In addition, when hiring quotas are imposed without the sanction of an Affirmative Action plan, reverse discrimination can result; for example, when an employer illegally favors the hiring and promotion of protected groups of minorities and women while excluding other candidates from consideration. So reverse discrimination is itself a form of discrimination. Some also argue that affirmative action creates reverse discrimination; to prove this point the editors of the New Criterion (monthly journal of conservative opinion) examined the admission policy of Michigan State University where minority students are giving twenty extra points simply because of their ethnic origin. According to the New Criterion, such policy discriminates against whites.
There are hidden assumptions in the reverse discrimination discourse. Inthe section titled "Reduced (Balanced) Opportunity", Dr. Pincus writes, in part: "Dispensing with the concept of reverse discrimination does not mean that some whites, especially white males, may have fewer opportunities for jobs, promotions, college seats or government contracts as a result of affirmative action. In a zero-sum competitive society, if one group receives more opportunities, other groups will receive less. While affirmative action critics view this as reverse discrimination, it is also possible to see it as a relatively privileged group like white males losing some of their privileges."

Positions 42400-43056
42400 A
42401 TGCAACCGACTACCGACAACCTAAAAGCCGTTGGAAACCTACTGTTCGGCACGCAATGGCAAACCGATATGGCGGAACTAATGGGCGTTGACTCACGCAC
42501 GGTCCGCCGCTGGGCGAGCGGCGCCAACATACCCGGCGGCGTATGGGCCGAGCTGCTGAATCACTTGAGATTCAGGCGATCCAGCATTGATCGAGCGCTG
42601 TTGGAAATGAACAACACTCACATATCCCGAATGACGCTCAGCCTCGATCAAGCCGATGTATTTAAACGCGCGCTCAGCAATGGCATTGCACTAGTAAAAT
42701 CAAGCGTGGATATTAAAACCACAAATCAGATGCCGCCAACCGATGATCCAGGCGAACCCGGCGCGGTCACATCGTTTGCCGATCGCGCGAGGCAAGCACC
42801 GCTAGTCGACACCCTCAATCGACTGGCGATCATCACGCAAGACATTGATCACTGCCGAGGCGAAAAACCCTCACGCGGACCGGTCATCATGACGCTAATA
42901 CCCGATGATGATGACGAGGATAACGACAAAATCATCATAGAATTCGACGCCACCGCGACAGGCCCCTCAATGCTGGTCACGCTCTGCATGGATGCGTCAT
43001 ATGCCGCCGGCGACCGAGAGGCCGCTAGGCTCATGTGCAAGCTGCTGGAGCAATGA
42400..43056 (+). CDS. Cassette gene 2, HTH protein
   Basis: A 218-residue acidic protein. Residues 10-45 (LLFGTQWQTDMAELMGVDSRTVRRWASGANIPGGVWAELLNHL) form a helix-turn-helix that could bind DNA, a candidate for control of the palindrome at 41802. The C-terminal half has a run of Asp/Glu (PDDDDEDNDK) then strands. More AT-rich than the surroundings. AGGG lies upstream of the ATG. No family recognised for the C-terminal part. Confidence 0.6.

It is very important to distinguish between reverse discrimination and reduced opportunity. In order to distinguish them, it is necessary to discredit the entire reverse discrimination discourse with its empirical and theoretical exaggerations and distortions. Discrimination against people of color and women is still the major problem according to the self-report data in the polls as well as the studies of formal complaints. Color-blind policies may resonate as powerful political symbols but they will not solve the existing problems. Preferences and quotas only account for a small portion of affirmative action policies. Using the term reverse discrimination, and others associated with this package, needlessly fans the flames of racism and sexism.
In conclusion, the society should learn to embrace diversity. People from different cultures have a lot to teach one another. The only way for this to happen is to maximize diversity in the workplace. While affirmative action is not the best way of going about this, there are other ways of promoting diversity; for example, encouraging minorities from a young age to pursue their goals and obtain a good education is an important start. In addition, understanding and accepting diversity is not the issue in question; the issue is the best way of going about creating a society where minorities and non-minorities can be judged based on merit and disposition, and not on the color of their skin.
Crosby, Faye and Cordova, Diana. “Words Worth of Wisdom: Toward an Understanding of Affirmative Action.” Journal of Social Issues 52 Issue 4 (1996): 33-49. Academic Search Premier EBSCOHost. LaGuardia Community Colll. Lib., Long Island City, NY. 24 November 2006.
Kravitz, David A.1 and Klineberg, Stephen L. “Reactions to Two Versions of Affirmative Action Among Whites, Blacks, and Hispanics.” Journal of Applied Psychology 85 Issue 4 (2000): 597-611. Business Source Premier. EBSCOHost. LaGuardia Community Colll. Lib., Long Island City, NY. 24 November 2006.
Pincus, Fred L. “Reverse discrimination-dismantling the Myth.
Robertson, Ivan T. and Smith, Mike. “Personnel Selection.” Journal of Occupational & Organizational Psychology 74 Issue 4 (2001): p441-472. MasterFILE Premier. EBSCOHost. LaGuardia Community Colll. Lib., Long Island City, NY. 24 November 2006.